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Luis Claramunt's artistic work was strongly influenced by his life story. Born into a liberal, cultured family, he chose to break away from that environment and embark on a nomadic life. After living in the working class area around Barcelona's Plaça Reial, where he was a familiar figure in the seventies, he settled in Madrid and Seville, making frequent trips to Marrakech. A passionate reader of adventure stories by authors such as Joseph Conrad and Henry de Monfreid, Claramunt lived much of his life in contact with the life of the streets. As his partner, the artist Teresa Lanceta has written: "From the beginning of the 1970s until the mid-eighties, Luis Claramunt lived in Barcelona's Barri Xino. He was drawn there by many things about the neighbourhood, where the night bubbled and you could hear good Flamenco, and you lived on the margins and at the limit. People passed through the darkness in search of vivid colours and sharp odours. There was fun and fiesta, but also despair, injustice and abandonment." (Teresa Lanceta: "Lived Cities", Luis Claramunt. El viatge vertical. Barcelona: MACBA, 2012, p. 101 [exh. cat.]) Luis Claramunt produced an extensive body of paintings, but his oeuvre also includes numerous photographs, drawings and self-published books. He is amply represented in the MACBA Collection with a significant number of works originating from the Salvador Riera collection. They include early paintings such as his portraits of anonymous people on the streets, and works such as El ventorro de la alegría (The Tavern of Joy), 1971, and Escena al carrer (Street Scene),1976, as well as others dating from the eighties such as El carbonillero (The Charcoal Burner), 1984, Guitarra (Guitar), 1984, and El temporal (The Storm), 1984. He often returned to the same scenes, with figures from the world of bullfighting, the Souk in Marrakech, charcoal burners, markets, city streets, bridges, poor areas and numerous anonymous portraits. Many of the scenes he painted were inspired by his love of reading adventure stories, with solitary characters adrift on boats, hangings, flick knives, maps, storms and smugglers. Claramunt found his own language in the composition of the canvas, rather than in his use of colour. His favourite painters always included Goya and Isidre Nonell. While his early paintings featured bright colours and densely textured surfaces, his palette became more sober in the eighties. Lines, shadows and black marks on white replaced colour, and the paintings broke free from images, which dissolved to the point that Claramunt’s paintings were almost calligraphic by the nineties. Voyages, cities, unusual characters and discovery were some of the recurring themes of this radically passionate artist who kept his distance from the gestures and influences of his generation. An artist with a sustained commitment to painting, to writing and to life.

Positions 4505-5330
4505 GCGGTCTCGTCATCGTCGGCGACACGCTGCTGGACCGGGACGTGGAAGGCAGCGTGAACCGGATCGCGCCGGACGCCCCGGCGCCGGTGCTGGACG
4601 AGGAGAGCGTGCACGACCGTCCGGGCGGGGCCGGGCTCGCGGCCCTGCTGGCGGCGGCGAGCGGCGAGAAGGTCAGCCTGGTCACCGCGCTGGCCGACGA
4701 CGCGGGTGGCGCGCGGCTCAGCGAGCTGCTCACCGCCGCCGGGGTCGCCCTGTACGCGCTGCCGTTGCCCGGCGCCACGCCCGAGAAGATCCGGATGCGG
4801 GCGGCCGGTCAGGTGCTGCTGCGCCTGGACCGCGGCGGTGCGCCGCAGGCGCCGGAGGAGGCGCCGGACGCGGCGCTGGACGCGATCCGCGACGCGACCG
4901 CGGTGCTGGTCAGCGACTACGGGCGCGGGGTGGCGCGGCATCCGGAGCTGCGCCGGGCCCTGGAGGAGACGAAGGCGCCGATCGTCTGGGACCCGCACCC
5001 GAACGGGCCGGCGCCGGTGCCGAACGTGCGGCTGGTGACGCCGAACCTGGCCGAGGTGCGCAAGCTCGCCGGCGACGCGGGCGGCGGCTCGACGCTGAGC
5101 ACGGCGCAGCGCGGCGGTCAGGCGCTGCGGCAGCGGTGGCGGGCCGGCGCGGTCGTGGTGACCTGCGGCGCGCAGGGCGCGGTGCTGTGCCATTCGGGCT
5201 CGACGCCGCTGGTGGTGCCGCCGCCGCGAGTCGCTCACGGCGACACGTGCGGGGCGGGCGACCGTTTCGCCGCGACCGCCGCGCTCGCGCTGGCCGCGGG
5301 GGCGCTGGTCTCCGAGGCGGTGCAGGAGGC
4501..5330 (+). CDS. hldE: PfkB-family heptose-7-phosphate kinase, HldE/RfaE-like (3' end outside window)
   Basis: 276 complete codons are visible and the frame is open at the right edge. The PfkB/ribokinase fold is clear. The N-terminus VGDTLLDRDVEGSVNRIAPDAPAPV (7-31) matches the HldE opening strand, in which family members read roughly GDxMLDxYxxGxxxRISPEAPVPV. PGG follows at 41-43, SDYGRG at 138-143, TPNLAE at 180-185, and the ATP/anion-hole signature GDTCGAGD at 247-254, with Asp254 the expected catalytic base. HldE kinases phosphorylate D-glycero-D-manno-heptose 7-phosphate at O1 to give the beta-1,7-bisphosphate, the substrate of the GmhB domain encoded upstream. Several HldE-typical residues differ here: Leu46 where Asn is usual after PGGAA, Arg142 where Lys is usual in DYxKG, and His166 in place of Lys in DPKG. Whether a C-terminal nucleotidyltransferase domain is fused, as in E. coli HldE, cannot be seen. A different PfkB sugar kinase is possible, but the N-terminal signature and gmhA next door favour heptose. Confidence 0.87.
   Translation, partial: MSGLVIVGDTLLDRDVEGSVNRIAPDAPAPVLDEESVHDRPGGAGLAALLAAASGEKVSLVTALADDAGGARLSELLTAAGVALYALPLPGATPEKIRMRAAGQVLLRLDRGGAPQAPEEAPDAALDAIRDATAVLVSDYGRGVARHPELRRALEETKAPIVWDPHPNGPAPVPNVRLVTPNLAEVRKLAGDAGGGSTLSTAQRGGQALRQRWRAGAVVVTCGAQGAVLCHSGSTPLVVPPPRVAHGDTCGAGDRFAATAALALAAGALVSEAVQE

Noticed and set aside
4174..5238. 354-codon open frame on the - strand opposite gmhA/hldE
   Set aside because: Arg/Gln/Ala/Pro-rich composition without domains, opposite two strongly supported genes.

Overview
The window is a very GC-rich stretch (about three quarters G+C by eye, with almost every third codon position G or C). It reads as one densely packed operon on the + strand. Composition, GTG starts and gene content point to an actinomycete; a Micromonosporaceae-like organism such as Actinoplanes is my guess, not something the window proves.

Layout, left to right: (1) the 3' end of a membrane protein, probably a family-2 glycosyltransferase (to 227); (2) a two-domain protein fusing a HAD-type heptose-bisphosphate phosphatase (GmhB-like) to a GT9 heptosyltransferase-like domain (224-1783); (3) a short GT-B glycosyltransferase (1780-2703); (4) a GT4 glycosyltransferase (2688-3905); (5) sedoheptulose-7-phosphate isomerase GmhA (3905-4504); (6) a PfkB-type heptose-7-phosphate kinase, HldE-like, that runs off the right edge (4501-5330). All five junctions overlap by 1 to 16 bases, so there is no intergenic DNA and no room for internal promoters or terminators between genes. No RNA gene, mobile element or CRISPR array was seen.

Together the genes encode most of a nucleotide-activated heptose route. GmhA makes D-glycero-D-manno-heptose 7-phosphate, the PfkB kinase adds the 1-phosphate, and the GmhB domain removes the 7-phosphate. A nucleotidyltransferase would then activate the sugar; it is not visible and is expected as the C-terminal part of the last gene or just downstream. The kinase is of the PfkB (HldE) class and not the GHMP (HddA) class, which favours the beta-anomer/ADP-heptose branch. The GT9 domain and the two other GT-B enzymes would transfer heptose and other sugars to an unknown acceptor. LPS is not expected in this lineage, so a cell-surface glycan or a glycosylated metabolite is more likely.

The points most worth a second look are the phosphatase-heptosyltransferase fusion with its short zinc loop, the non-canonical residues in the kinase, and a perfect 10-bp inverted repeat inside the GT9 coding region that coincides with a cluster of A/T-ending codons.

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original title
year of acquisition
type of object
92 x 65 cm
© Família Claramunt
registration number
Col·lecció MACBA. Dipòsit de la Generalitat de Catalunya
Oil on canvas
MACBA Collection. Government of Catalonia long-term loan. National Collection of Art. Formerly Salvador Riera Collection
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